One of the benefits of a living or revocable trust is that it allows an individual to remove property from his or her probate estate by transferring the property to a trust. Because the trust, and not the decedent, owns the property at death, the property passes under the terms of the trust and outside probate. One question I frequently get is, “What are the complications associated with transferring the property to the trust during life, and particularly, does the trust have to file a separate tax return?” The living trust usually does not file a separate tax return. Under the Internal Revenue Code, a revocable trust qualifies as a “grantor trust.” Under the Grantor Trust Rules, the trust is “disregarded” and all the items of income or expense are reported on the Grantor’s Form 1040, as if the trust did not exist for tax purposes, as long as the trust retains its “grantor trust” status.
In order to report on Form 1040, the grantor and/ or trustee must comply with a couple of fairly simple requirements. Form W-9 (the form that individual taxpayers use to provide third parties with the taxpayer’s Social Security number) must be provided to the property manager with the grantor’s name and Social Security number. The EIN (Federal Employer Identification Number) of the trust is not used. When property managers make payments to the trust, they issue a Form 1099-Misc to the grantor that reflects the rental payments made to the trust during the tax year. The grantor reports the payments made to the trust, and reflected on the form 1099, on his or her form 1040 individual income tax return. That way, the rental income items are paid to the trust but are reported by both the payer and the grantor to the IRS under the grantor’s Social Security number. These rules apply even if the grantor is not serving as trustee of the trust.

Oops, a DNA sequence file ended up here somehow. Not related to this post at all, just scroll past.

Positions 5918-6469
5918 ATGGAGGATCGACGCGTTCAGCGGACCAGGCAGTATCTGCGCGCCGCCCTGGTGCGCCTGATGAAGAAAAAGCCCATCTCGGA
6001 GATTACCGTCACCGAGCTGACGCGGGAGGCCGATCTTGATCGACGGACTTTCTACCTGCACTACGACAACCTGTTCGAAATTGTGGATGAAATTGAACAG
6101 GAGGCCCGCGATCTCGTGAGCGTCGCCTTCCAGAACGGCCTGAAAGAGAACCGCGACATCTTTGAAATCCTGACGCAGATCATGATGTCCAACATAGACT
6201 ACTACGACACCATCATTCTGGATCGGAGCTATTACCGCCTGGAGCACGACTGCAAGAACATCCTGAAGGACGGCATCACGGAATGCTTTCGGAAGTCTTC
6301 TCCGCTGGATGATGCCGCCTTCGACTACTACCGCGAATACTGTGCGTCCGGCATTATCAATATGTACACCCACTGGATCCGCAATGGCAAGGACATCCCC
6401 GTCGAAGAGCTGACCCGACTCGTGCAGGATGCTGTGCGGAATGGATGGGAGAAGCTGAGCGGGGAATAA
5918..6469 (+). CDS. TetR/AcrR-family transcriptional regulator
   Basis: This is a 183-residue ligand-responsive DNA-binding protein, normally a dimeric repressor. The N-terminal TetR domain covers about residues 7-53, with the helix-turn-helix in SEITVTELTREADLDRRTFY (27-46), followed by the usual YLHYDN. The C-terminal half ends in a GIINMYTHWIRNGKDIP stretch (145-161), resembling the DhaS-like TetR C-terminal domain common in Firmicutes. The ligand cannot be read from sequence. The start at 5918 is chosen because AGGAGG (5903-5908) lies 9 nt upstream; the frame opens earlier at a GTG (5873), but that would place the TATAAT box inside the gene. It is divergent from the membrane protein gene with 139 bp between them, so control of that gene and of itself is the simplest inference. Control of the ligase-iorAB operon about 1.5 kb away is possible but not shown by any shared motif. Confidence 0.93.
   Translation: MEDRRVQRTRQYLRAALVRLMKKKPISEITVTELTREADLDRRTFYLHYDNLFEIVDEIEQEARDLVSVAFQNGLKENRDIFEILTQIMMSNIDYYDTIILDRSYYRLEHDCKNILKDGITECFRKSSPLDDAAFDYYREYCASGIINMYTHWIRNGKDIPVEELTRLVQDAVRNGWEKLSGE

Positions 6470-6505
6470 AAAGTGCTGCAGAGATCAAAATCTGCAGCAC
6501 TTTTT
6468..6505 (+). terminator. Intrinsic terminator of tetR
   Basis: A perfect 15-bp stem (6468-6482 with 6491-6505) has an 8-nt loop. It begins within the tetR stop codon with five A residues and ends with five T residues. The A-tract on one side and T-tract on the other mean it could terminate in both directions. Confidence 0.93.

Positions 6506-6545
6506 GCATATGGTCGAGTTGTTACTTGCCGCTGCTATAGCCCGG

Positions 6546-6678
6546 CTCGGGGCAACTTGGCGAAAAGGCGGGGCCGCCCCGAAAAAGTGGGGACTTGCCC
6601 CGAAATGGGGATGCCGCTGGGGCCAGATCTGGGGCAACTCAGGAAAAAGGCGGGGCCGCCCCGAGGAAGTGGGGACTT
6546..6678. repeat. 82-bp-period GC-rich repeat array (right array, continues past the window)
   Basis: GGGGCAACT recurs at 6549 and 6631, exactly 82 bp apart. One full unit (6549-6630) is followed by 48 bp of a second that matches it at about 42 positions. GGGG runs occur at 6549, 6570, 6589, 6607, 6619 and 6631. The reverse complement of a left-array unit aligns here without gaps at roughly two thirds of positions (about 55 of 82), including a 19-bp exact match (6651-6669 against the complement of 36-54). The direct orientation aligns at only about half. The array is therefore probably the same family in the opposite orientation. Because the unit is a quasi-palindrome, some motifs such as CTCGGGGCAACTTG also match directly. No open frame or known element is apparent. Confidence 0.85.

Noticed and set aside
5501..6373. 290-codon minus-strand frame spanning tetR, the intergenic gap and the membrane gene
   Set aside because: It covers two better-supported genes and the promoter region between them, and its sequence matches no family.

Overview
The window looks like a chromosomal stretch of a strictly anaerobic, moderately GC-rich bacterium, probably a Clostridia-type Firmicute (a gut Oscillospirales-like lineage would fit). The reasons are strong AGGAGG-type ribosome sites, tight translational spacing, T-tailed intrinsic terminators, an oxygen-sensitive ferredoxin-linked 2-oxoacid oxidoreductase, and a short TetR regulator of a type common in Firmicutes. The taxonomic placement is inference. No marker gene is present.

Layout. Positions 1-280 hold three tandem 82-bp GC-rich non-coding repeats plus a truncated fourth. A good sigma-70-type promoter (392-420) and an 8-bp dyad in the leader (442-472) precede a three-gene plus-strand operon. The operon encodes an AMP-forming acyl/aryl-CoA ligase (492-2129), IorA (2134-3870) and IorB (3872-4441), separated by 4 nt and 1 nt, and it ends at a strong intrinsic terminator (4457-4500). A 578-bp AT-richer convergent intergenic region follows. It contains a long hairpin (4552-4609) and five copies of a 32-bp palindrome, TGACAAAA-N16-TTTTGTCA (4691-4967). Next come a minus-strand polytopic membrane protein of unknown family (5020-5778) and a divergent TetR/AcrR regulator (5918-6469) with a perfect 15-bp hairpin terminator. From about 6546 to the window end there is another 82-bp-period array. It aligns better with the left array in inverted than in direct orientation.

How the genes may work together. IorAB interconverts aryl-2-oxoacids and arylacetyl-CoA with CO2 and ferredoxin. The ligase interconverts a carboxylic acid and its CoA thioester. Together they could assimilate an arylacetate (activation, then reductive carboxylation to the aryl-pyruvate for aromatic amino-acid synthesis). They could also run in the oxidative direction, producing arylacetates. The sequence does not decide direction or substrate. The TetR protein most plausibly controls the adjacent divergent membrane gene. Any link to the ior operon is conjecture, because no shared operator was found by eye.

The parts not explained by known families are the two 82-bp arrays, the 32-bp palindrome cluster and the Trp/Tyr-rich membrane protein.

If the grantor of the trust is a foreign citizen, then you would have them fill out form W-8ECI (Certificate of Foreign Person’s Claim That Income Is Effectively Connected with the Conduct of a Trade or Business in the United States) instead of the form W-9. They would receive a 1042-S form (Foreign Person’s U.S. Source Income Subject to Withholding) instead of a 1099-Misc to report the annual rents. The foreign citizen would need an ITIN (Individual Taxpayer Identification Number) or a U.S. Social Security number to complete form W-8ECI or we would have to withhold a 30% deposit on the gross rental income and submit it to the IRS as a tax deposit.
By Richard Hart, EA. CAA, Hart & Associates, National Association of Residential Property Managers Affiliate Member